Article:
by Rob Williams
Last year in his speech to the Labour conference in Manchester, Ed Miliband laid claim to rebuilding Britain as One Nation. The Labour leader cited as his inspiration a former Conservative Prime Minister, Benjamin Disraeli, who made a famous speech on One Nation Conservatism in Manchester’s Free Trade Hall which, reflecting the spirit of the times, is now a luxury hotel.
Miliband has hit the nail on the head on a number of big ideas. He understands that the squeezed middle, as well as the low paid, are feeling increasingly insecure, whatever claims of economic recovery there may be.
So this year, Miliband should go further. It is time for the left to reclaim the economist Adam Smith as one of their own. Adam Smith, of course, is usually considered to be the founding father of right-wing free market economics. In the UK, the Adam Smith Institute is reliably one of the most outrageous think tanks, an outrider of Thatcherism before it was invented.
Adam Smith was born in Scotland in 1723, and is usually seen as the founder of modern economics. The usual modern conservative’s view of Adam Smith is similar to the average 1970s socialist’s approach to Karl Marx. They probably haven’t read any of his work, but simply regurgitate someone else’s description of his writings. There is a persuasive argument that the Right have stolen Adam Smith’s identity in an audacious coup.
An increasing number of thinkers believe that Smith was a radical critic of the establishment of his day. They argue that, for Smith, prosperity was measured by a rise in living standards for the working class which sets Smith apart from other free market advocates who believed a low-wage economy was the key to economic development. Smith believed that economic policy should be secondary to moral and ethical concerns such as equality.
In his book, Chomsky on Miseducation, Noam Chomsky said,: “It’s quite remarkable to trace the evolution of values from a pre-capitalist thinker like Adam Smith, with his stress on sympathy and the goal of perfect equality and the basic human right to creative work, to contrast that and move on to the present to those who laud the new spirit of the age, sometimes rather shamelessly invoking Adam Smith’s name.”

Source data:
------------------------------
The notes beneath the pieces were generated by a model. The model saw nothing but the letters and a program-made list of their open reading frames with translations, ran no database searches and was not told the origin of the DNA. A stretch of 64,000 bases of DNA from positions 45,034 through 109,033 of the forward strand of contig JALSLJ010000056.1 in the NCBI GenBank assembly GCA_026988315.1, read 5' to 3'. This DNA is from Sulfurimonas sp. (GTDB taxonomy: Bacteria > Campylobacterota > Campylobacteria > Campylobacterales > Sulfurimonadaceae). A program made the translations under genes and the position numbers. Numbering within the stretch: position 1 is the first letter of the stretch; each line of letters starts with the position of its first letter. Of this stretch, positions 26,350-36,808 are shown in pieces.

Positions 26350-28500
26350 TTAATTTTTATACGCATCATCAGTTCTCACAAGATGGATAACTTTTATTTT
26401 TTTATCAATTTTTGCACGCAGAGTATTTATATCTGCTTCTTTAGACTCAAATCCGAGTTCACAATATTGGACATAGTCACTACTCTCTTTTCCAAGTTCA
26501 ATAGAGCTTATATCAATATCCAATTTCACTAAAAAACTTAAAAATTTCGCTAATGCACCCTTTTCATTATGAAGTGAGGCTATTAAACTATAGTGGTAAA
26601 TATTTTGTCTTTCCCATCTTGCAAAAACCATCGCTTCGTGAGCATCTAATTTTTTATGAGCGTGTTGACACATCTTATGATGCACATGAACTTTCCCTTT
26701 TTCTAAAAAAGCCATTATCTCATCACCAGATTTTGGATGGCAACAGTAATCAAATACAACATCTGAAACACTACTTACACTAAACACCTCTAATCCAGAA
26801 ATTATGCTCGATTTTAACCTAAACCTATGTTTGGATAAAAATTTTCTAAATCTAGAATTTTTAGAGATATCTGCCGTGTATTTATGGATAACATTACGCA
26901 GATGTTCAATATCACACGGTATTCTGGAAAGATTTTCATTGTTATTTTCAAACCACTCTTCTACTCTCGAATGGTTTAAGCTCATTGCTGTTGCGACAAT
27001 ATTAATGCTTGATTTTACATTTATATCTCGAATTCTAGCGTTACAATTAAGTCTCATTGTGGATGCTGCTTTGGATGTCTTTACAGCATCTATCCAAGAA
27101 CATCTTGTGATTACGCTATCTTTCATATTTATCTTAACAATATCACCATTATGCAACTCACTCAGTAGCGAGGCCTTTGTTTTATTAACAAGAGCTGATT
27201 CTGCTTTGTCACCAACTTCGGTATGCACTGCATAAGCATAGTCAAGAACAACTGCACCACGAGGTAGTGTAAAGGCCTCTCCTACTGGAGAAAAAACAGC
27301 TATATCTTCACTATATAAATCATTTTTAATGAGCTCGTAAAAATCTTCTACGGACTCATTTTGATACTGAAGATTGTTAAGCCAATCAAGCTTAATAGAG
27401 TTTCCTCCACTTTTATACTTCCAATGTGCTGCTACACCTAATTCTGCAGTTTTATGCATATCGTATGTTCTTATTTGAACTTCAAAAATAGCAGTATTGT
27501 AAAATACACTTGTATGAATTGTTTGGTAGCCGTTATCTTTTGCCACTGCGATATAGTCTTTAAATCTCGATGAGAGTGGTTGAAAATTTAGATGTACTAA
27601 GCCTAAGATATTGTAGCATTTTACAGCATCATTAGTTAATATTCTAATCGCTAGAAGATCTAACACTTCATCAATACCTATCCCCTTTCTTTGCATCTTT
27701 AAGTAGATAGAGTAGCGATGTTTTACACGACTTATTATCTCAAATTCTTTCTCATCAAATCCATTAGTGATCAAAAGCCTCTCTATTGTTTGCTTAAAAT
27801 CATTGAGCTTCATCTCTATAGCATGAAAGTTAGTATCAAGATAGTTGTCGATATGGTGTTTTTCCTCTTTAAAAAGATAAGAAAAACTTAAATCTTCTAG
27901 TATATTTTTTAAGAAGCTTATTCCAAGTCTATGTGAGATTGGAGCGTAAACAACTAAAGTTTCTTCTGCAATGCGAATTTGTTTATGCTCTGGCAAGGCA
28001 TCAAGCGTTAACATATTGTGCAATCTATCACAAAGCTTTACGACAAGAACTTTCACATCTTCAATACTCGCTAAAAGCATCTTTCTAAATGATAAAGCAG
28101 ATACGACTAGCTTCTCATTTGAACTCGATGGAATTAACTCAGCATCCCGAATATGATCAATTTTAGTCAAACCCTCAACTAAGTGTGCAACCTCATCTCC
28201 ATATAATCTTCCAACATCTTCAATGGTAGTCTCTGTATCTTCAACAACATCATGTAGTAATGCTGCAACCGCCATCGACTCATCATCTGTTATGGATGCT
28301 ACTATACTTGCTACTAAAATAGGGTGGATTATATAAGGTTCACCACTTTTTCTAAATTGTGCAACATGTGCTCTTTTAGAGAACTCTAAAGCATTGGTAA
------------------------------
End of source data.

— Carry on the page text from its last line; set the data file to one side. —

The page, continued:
In attacking the damage that growing inequality is doing to the country, Miliband can quote Smith directly,
“For one very rich man there must be at least five hundred poor, and the affluence of the few supposes the indigence of the many.”
Adam Smith was certainly not anti capitalist, but he did have a through mistrust of capitalists. In The Wealth of Nations he states that, “whenever possible they will collude to corner the market, to raise prices, and to deceive the public.”
The left understands that an unequal society is not a happy one, despite George Osborne’s claims of a recovery. Adam Smith understood this in The Wealth of Nations:
“Servants, labourers and workmen of different kinds, make up the far greater part of every great political society. But what improves the circumstances of the greater part can never be regarded as an inconvenience to the whole. No society can surely be flourishing and happy, of which the far greater part of the members are poor and miserable. It is but equity, besides, that they who feed, clothe and lodge the whole body of the people, should have such a share of the produce of their own labour as to be themselves tolerably well fed, clothed and lodged.”
Ed Miliband needs to make the unequivocal case for public investment. New homes, better hospitals, improved transport links, all can, and must be developed to wean the economy away from a reliance on consumer debt to pay for goods manufactured overseas. Miliband can be sure that Smith would have supported this, too:
“The third and last duty of the sovereign or commonwealth is that of erecting and maintaining those public institutions and those public works, which, though they may be in the highest degree advantageous to a great society, are, however, of such a nature that the profit could never repay the expense to any individual or small number of individuals, and which it therefore cannot be expected that any individual or small number of individuals should erect or maintain.”
As the government continues to sell off and privatise public services that even Mrs Thatcher left alone, we really do need a new way of thinking. Challenging times need big ideas and Miliband needs to be bold. Gordon Brown attempted to place Smith’s work in the progressive tradition. Oxford academic, and author of Adam Smith, Radical and Egalitarian: An Interpretation for the 21st Century Iain MacLean, suggests that, if we take Adam Smith’s work as a whole, he can only be classed as an egalitarian and left-wing philosopher.
It is time for Ed Miliband to welcome Adam Smith back as a man on the left.
Robert Williams works in public affairs and as a journalist